Generally known as Rhos, the village grew around the mines which were known to have existed in the area since the 16th century. In the 18th century the need for coal increased with the development of nearby Bersham Ironworks as coke was used to smelt iron. The ironworks closed in 1812, but coal mining continued. The development of the village may be largely attributed to the coal seams of north-east Wales that pass beneath the village. A large mining community was established during the 18th century.
Miners and their families travelled to the area to work and the village of Rhos developed to meet their needs. In the 19th century there were possibly as many as 50 pits about Rhos, including the famous Hafod Colliery. There is a list of the mines here
The Ruabon area was formerly heavily industrialised with large deposits of iron, coal and clay. Iron was worked in Gyfelia and Cinders as far back as the Middle Ages but heavy industry dominated the entire parish in the 18th and 19th centuries. Coal was extracted from pits at The Green, Plas Madoc, Plas Bennion, Wynn Hall, Afon Eitha, Cristionydd, Groes, Plas Isaf, Plas Kynaston, Gardden, Brandie, Aberderfyn, Ponkey and Rhos but many of these were hit by flooding in 1846 and ceased production. Later collieries were built at Wynnstay, Vauxhall and Hafod. Hafod Colliery, the last working colliery in the Ruabon coalfield, closed in 1968. The colliery’s coal tip has since been preserved as Parc Bonc yr Hafod.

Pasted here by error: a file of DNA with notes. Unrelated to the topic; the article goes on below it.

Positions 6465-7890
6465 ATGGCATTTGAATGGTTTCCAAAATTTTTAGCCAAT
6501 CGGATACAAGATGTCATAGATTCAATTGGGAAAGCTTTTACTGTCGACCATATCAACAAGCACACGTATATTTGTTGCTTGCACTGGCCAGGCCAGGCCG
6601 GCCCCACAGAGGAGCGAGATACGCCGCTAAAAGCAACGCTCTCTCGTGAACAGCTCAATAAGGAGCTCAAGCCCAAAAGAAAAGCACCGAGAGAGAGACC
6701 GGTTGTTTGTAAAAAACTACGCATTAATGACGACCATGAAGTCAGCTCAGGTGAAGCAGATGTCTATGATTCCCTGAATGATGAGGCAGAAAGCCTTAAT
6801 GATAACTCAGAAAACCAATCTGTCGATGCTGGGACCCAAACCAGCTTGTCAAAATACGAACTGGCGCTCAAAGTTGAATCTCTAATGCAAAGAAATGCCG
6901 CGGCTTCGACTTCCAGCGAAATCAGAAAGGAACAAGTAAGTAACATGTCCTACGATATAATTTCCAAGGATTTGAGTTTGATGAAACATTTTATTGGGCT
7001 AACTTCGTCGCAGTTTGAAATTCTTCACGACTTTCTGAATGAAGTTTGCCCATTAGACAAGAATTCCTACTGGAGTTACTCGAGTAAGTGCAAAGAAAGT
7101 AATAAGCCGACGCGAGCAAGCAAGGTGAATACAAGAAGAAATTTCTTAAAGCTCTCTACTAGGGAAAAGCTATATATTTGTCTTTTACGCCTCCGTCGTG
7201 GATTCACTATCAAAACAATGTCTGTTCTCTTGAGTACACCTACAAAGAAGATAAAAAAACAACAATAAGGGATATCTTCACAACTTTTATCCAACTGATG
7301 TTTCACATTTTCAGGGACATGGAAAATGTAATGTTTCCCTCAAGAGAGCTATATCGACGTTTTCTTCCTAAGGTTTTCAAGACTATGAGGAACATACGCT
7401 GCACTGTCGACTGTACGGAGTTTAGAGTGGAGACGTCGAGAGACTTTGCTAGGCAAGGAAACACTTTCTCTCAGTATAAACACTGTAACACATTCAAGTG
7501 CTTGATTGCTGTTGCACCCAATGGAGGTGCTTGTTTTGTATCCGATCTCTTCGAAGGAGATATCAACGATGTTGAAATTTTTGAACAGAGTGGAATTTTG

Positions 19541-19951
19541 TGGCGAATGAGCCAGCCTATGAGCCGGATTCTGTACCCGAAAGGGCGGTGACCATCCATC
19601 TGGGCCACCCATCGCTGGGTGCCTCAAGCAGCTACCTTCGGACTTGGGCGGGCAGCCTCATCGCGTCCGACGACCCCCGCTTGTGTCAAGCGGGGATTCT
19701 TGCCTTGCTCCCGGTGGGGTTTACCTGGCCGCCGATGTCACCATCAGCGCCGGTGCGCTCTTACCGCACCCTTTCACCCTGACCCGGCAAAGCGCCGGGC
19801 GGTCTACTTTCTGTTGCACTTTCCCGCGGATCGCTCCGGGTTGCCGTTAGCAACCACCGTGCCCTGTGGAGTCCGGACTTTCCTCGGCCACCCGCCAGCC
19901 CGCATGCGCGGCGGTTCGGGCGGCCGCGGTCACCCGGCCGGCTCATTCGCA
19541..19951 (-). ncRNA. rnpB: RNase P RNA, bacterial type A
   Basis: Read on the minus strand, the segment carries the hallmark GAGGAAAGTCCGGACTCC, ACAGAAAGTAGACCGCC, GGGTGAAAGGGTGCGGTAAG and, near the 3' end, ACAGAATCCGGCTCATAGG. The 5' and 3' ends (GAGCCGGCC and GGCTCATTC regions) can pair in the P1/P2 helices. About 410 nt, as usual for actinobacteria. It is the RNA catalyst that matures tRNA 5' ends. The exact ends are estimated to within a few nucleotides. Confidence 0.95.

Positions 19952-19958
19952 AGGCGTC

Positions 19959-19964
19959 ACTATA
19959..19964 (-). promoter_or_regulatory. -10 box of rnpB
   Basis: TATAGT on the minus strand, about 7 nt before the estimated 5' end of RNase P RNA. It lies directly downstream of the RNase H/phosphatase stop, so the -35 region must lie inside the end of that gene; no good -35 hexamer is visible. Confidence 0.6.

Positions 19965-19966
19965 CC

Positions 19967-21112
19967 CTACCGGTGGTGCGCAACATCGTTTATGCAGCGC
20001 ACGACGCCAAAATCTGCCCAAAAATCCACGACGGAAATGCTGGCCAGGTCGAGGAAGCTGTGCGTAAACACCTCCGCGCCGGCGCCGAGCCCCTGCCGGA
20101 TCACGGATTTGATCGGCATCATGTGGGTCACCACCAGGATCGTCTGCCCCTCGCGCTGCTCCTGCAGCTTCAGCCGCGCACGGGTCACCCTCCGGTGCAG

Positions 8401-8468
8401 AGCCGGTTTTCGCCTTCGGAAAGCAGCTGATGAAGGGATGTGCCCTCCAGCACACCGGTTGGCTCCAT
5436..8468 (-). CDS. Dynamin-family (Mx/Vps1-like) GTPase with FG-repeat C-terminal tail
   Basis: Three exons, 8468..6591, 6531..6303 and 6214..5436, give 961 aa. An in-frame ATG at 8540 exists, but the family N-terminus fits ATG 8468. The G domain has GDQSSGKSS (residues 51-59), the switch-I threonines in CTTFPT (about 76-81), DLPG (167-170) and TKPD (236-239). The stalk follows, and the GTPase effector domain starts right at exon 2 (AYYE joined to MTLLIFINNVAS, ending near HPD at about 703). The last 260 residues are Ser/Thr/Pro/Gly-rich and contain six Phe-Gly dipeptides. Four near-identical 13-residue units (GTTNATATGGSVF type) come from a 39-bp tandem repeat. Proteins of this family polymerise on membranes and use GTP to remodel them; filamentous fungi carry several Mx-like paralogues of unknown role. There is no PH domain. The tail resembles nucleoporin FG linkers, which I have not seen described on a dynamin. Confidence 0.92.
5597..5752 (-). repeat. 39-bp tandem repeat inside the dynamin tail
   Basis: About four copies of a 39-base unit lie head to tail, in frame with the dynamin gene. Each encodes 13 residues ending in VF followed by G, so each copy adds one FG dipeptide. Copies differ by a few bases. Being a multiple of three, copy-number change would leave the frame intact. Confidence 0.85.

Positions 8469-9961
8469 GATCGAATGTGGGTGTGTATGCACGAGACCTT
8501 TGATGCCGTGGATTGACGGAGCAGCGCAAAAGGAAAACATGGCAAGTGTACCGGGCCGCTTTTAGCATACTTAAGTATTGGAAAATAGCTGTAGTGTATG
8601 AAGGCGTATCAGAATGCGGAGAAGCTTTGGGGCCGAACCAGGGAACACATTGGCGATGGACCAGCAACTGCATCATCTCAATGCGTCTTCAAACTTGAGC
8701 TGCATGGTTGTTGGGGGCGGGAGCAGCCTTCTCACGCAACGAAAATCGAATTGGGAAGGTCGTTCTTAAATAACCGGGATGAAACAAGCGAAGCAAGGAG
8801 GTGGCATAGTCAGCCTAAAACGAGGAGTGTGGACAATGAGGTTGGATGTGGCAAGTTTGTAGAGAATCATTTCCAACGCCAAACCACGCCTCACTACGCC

While the mines provided work for local people wages were very low and miners often had to take payment in goods from shops owned by their employers, the so-called Tommy Shops. In 1830 miners in Rhos rioted against this system and the militia was called in to put the riot down. In 1878 there were reports of people starving in the streets as poverty caused great suffering in Rhos. In the previous three years several collieries and brickyards had closed resulting in about 1,200 men being made unemployed.
A symbol of Rhos' coal-mining and labour movement heritage is seen in the "Stiwt", the Miners' Institute of Broad Street. This fine structure was erected and paid for by the miners as a social and cultural centre for the community. It was built during the general strike of 1926.